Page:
By Karen Cornelius
Due to the Fourth of July holiday, Vermilion City Council met on Wednesday, July 5, to award three different contracts to move the Highbridge Road Bridge Replacement Project forward. Constructing a new bridge over the Norfolk Southern railroad tracks has been a long time coming, almost 30 years since the original bridge was taken down for safety reasons.
City engineer Lynn Miggins told council members there were three ordinances on the agenda that night relating to the bridge which had to be adopted by emergency that night to meet the Ohio Department of Transportation (ODOT) deadline of July 7. She said the first awards the construction contract to Mosser Construction, Inc. of Fremont, Ohio for $1,926,579.78. ODOT will pay $1,380,322.40 for this project.
The second ordinance to adopt will award a contract to K.E. McCartney & Associates, Inc. of Mansfield, Ohio for the construction, administration, and construction inspection portion of the project. Miggins said they were selected under a qualifications based selection process which they were determinded from a field of five consultants to be the most highly qualified firm to do the work. She said their estimated fee is based on hourly rates at $173,443 which will be paid 100 percent by the city of Vermilion.
The city engineer explained the third ordinance related to the bridge is an agreement to pay Norfolk Southern Railway Company for any and all expenses they incur while the bridge is being built. She said the railroad will have flaggers and their own construction crew to make sure the work doesn’t disturb their rail traffic. The railroad’s estimate is $324,597. Miggins stated that ODOT will pay 80 percent of this fee or a maximum of $259,677.60. She said the city would be shocked if the amount ends up being this much, so K.E. McCartney will be watching them very closely. Miggins said if any of this money is not spent on railroad reimbursement then the city gets to use it towards construction reimbursement.
According to the city engineer, construction could possibly start this October with the bridge completion by September of 2018. She stated that there is a certain period of time you have to wait before trees can be cut down due to some identified endangered species such as the Indiana Bat and a warbler-type bird.
During the reading of the ordinances, council members suspended the rules on all the first readings and voted to adopt them by emergency at 6-0 with councilwoman Barb Brady absent. Council president Steve Herron commented that this will be a good project for the city because it makes emergency response time a lot quicker for the fire and police departments. It will also cut down on the time for medical emergencies to several housing developments.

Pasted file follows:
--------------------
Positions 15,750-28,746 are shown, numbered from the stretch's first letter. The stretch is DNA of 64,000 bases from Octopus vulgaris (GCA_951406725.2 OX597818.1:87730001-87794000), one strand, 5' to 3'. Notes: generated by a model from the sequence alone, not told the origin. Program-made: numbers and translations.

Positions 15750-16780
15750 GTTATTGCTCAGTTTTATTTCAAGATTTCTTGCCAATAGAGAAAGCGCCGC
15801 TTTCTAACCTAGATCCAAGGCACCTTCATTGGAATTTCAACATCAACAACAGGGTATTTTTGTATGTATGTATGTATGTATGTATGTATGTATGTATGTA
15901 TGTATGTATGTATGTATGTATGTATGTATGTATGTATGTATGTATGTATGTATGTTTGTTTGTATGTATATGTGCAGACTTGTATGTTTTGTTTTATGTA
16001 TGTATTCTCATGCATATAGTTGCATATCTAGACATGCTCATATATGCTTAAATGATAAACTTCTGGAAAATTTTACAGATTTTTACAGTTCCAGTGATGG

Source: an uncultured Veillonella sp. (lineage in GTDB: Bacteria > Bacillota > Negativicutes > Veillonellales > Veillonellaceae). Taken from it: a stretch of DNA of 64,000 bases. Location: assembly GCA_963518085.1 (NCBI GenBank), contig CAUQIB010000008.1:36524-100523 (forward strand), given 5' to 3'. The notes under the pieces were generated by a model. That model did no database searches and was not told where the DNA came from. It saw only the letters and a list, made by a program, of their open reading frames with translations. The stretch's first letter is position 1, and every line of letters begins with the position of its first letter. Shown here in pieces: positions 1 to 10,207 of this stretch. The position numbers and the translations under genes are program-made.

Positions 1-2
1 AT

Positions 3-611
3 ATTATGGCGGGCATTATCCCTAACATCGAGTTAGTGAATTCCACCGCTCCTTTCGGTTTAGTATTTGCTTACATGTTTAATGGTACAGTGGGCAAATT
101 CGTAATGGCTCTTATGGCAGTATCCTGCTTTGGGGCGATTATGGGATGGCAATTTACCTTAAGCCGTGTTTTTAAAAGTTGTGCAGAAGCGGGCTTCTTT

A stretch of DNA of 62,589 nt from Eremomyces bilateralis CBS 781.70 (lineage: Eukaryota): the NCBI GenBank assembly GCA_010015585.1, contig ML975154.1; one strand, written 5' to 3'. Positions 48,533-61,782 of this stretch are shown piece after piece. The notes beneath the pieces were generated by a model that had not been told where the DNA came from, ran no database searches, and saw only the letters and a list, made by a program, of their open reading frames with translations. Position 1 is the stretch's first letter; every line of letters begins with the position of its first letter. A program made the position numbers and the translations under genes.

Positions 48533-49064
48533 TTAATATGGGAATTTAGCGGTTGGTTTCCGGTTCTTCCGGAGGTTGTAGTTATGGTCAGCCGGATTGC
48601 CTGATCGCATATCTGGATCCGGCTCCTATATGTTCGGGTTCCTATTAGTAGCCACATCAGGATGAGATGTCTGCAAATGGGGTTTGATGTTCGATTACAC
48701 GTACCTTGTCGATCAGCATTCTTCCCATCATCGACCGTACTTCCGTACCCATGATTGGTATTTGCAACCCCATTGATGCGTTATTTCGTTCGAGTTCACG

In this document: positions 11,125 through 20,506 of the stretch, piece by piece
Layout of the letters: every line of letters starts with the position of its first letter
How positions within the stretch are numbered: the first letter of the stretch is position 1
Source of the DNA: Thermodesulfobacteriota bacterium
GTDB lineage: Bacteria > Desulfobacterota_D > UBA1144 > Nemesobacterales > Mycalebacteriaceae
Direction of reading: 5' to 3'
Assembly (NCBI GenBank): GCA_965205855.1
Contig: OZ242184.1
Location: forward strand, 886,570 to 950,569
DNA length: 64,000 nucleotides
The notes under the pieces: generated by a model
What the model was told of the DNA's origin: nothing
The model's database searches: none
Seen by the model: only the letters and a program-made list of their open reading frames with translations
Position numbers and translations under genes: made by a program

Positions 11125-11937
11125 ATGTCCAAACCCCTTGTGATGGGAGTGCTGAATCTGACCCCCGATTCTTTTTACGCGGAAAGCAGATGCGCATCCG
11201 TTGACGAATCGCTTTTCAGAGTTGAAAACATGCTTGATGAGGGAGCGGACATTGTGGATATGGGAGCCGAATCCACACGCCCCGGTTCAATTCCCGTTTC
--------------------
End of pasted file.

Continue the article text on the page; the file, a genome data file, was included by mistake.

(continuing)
In other business at city council on July 5, members suspended the rules on three ordinances to rollover the city’s outstanding notes for the purpose of paying the costs of improving streets and roads. The first note was for $775,000; the second for $1,485,000; and the third was for $358,000 for the Elberta Road Drainage Project. All the rollovers were adopted by emergency. There was also a second reading to direct the board of elections to place a parks levy on the ballot in November for one-mill for maintenance and operations. Another second reading amended the 2017 budget.
Additionally of note was service director Tony Valerius’ report on Hart Asphalt patching and repaving Sunnyside Road, and Americut finishing the grinding of Southview Court to improve driving the street. He said Crossroads Paving patched the bad section of Edgewater and cracked sealed the centerline. Three speed limit signs were installed on Portage Drive to remind drivers to slow down at 25 mph.
The damage on Elberta Road possibly due to heavy loaded trucks was further noted by the service director who did call the Ohio Department of Natural Resources (ODNR) to determine if a permit was issued to a resident to have five breakwalls installed which caused the trucks to deliver the stone. Valerius said ODNR was not aware of this resident’s project and would pursue it. The city’s law director will also look into it as far as paying for fixing the road. However, the city has no load limit signs posted on Elberta. Hart Asphalt will fix a section of Elberta that has heaved.